Rockland, Maine (population 7,609): Rockland City Council has offered the job of City Manager to James Smith of Greenbush, Maine, and Smith has accepted the position, according to The Free Press. Mayor Brian Harden made the announcement on Monday afternoon. A formal vote on a resolve to hire Smith, along with the signing of an employment agreement, has been scheduled for a special City Council meeting next Monday, March 5. Smith is a Maine native who has been serving as Assistant City Manager in Brewer since 2007. He is a graduate of the University of Maine Orono with a BA in public administration. Prior to attending college, Smith served 10 years in the U.S. Marine Corps. While working in Brewer, Smith was active on committees of the Maine Municipal Association and as a local community volunteer. He is married with four children and will move with his family to Rockland after the end of the current school year. Harden said that Smith is very enthusiastic about coming to Rockland and is planning to begin the new job on Monday, April 2.
Santa Clara, Utah (population 6,003): Santa Clara will welcome a new city manager next week to fill the vacancy left after former City Manager Wally Ritchie took a pitching coach job with Brigham Young University’s baseball team last fall, according to The Spectrum. Edward Dickie, a former Ivins city employee and the current North Ogden city manager, will step into the role Monday, taking over from Interim City Manager Brock Jacobson, who will fill the administrative services director position that has been vacant since Barbara Salmon retired last summer. Mayor Rick Rosenberg said the city received 39 applications for the job, which were narrowed down to a “short list” of seven people for final interviews. Rosenberg said Santa Clara notified Dickie of its decision in January but gave him time to give North Ogden his notice and work through the management transition. As city manager, Dickie will supervise the day-to-day operations of the city’s departments and their directors. Rosenberg said Dickie’s experience in North Ogden for the past four years was a selling point during the selection process. Dickie said he was Ivins’ administrative services director and assistant to the city manager before moving north, but he kept his Ivins home and rented it to his parents. After using a few days of vacation time from his North Ogden job to start work in Santa Clara, he’ll return to northern Utah to officially finish his job there on March 9, then his wife and four children will move back to Southern Utah with him, he said. Although he will live in Ivins, Dickie acknowledged that Santa Clara officials would like him to move into their city limits once the dust settles.
Sergeant Bluff, Iowa (population 4,467): City Administrator Jim Ferneau is leaving in April to be the City Manager of Burlington, Iowa, according to KTIV. Burlington’s population is six times the size of Sergeant Bluff. Originally from Marshalltown, Ferneau has held the City Administrator’s job for four years. He’s proudest of the projects the city has undertaken during that time.
Minonk, Illinois (population 2,168): The same Minonk City Council that cast a vote of no confidence in Doug Elder accepted his resignation as city administrator, according to the Journal Star. Elder resigned Monday night during a special council meeting. Elder had come under criticism recently from council members who alleged he had communication problems with them and with the public. When contacted Tuesday, Elder had little comment. The terms of his resignation included a mutual non-disparagement clause. According to his resignation agreement, Elder will be paid and receive benefits through July 7. Elder’s resignation culminates a tumultuous month that included the City Council’s 4-2 no-confidence vote last week during its regular meeting. Many of the city responsibilities Elder held will fall to Koos, whose mayoral job is part time. Elder’s former position is full time. Other city employees will fill breaches, according to Koos. Elder’s departure comes at a particularly inopportune time organizationally, with budget planning under way. The current fiscal year ends April 30. Before Elder’s hiring, Minonk had not had a city administrator for about two years. Koos said he has no timetable for finding Elder’s replacement.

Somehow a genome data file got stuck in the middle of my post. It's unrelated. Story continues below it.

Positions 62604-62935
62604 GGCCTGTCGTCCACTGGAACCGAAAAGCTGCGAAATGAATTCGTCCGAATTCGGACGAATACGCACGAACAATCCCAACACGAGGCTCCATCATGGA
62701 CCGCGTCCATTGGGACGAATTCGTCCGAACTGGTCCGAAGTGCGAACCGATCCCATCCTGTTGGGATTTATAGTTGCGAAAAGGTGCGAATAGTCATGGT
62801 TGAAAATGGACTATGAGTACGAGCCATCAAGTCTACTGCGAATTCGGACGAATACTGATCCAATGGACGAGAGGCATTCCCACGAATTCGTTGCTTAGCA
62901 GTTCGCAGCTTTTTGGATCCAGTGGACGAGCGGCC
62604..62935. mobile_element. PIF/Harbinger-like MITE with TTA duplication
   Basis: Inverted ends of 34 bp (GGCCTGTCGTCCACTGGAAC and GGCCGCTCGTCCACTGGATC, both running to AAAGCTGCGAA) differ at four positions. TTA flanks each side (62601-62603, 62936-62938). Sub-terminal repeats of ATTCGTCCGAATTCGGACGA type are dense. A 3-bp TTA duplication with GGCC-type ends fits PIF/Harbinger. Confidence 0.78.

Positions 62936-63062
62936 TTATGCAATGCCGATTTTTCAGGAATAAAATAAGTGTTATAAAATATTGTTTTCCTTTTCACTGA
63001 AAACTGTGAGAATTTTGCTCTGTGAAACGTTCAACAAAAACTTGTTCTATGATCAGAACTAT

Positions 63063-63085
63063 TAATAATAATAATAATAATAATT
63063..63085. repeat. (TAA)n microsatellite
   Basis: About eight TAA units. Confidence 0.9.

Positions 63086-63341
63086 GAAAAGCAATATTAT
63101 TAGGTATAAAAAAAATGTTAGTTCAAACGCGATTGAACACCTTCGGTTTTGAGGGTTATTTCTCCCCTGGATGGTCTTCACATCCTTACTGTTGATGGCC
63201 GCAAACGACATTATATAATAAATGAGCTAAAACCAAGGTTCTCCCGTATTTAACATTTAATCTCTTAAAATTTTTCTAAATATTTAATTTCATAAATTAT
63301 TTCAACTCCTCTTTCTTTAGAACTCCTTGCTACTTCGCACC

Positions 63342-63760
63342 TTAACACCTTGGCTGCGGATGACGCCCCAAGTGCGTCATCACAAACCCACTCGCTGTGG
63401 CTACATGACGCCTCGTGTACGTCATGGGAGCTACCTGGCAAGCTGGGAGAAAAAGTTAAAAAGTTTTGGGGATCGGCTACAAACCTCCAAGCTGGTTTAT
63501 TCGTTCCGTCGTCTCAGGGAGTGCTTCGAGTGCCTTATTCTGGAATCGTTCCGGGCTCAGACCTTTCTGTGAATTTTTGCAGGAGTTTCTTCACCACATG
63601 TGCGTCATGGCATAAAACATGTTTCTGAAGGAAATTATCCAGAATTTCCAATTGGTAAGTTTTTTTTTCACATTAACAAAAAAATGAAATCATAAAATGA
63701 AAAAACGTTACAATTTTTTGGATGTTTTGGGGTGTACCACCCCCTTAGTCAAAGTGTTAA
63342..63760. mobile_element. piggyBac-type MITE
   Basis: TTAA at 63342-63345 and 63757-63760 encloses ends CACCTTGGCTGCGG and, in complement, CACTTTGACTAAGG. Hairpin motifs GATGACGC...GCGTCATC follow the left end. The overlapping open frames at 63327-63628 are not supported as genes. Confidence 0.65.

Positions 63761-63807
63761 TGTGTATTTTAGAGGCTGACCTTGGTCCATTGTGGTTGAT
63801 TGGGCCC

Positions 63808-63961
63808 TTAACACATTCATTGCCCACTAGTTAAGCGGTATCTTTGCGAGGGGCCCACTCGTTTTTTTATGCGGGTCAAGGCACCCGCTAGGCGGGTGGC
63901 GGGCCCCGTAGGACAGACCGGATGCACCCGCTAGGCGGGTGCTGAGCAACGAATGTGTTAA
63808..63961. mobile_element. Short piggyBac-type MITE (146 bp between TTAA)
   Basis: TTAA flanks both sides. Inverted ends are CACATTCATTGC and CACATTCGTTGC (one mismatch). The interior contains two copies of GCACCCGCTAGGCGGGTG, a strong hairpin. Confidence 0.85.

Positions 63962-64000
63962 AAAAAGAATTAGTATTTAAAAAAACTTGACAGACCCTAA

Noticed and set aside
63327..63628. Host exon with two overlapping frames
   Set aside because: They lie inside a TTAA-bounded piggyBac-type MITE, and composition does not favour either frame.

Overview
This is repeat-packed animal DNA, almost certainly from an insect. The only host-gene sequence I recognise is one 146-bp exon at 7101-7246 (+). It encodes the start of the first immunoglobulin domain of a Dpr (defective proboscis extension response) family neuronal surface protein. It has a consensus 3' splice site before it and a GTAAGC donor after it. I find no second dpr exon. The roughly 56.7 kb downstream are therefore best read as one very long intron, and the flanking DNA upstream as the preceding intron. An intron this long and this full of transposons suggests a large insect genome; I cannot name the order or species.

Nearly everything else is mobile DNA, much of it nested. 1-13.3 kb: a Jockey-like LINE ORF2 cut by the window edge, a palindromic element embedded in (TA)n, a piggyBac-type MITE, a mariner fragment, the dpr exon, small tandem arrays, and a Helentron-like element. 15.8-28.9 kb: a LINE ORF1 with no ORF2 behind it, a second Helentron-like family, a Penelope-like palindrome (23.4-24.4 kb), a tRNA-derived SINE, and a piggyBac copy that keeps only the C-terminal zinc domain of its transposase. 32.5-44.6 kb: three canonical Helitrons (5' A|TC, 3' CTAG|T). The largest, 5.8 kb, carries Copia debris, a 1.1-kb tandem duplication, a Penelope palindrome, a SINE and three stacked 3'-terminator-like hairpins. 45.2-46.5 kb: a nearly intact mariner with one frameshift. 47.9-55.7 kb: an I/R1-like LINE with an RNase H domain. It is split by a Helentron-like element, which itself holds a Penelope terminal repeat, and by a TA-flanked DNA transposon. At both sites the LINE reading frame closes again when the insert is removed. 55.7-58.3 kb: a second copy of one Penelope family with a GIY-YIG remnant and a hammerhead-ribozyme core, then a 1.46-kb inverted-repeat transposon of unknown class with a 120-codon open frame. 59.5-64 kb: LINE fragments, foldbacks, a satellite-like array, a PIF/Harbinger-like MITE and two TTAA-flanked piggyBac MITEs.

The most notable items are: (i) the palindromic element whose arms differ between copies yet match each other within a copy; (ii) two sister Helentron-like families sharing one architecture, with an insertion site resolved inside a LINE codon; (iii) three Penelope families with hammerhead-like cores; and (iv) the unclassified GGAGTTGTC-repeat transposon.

Wayzata, Minnesota (population 1,998): Heidi Nelson will become the next city manager in Wayzata, according to the Star Tribune. Nelson is deputy city administrator and community development director in the city of Ramsey, in Anoka County. She also serves as executive director of Ramsey’s Housing and Redevelopment Authority. Nelson will take over from Al Orsen, who will retire in April after 36 years in Wayzata, first as city engineer and as city manager since 1985. Several panels of city staff members, City Council members and citizens at large evaluated the candidates from an initial pool of 77 applicants. Wayzata Mayor Ken Willcox called Nelson “a high energy, enthusiastic and community-engaged leader” who will bring fresh perspective and experience in economic development to the west metro community in Hennepin County.
Troutman, North Carolina (population 1,592): Troutman Town Manager David Saleeby announced his retirement at a special meeting of the town’s Board of Aldermen on Wednesday, according to the Statesville Record & Landmark. Saleeby, 58, has been with the town since 2006, three years after he retired from Duke Energy. Saleeby said he has lived in Troutman all of his adult life and that his wife, Janie, is a native. Saleeby added that he would stay involved in the town. That involvement includes helping current Town Finance Director Steve Shealy transition to his new duties as interim town manager. Saleeby said the Board of Aldermen would start a search for a new manager soon. Saleeby said the town is in “excellent shape” and that it has “one of the best police departments” in Iredell County. He credited the town staff and the Board of Aldermen for maintaining a tightly run and efficient government.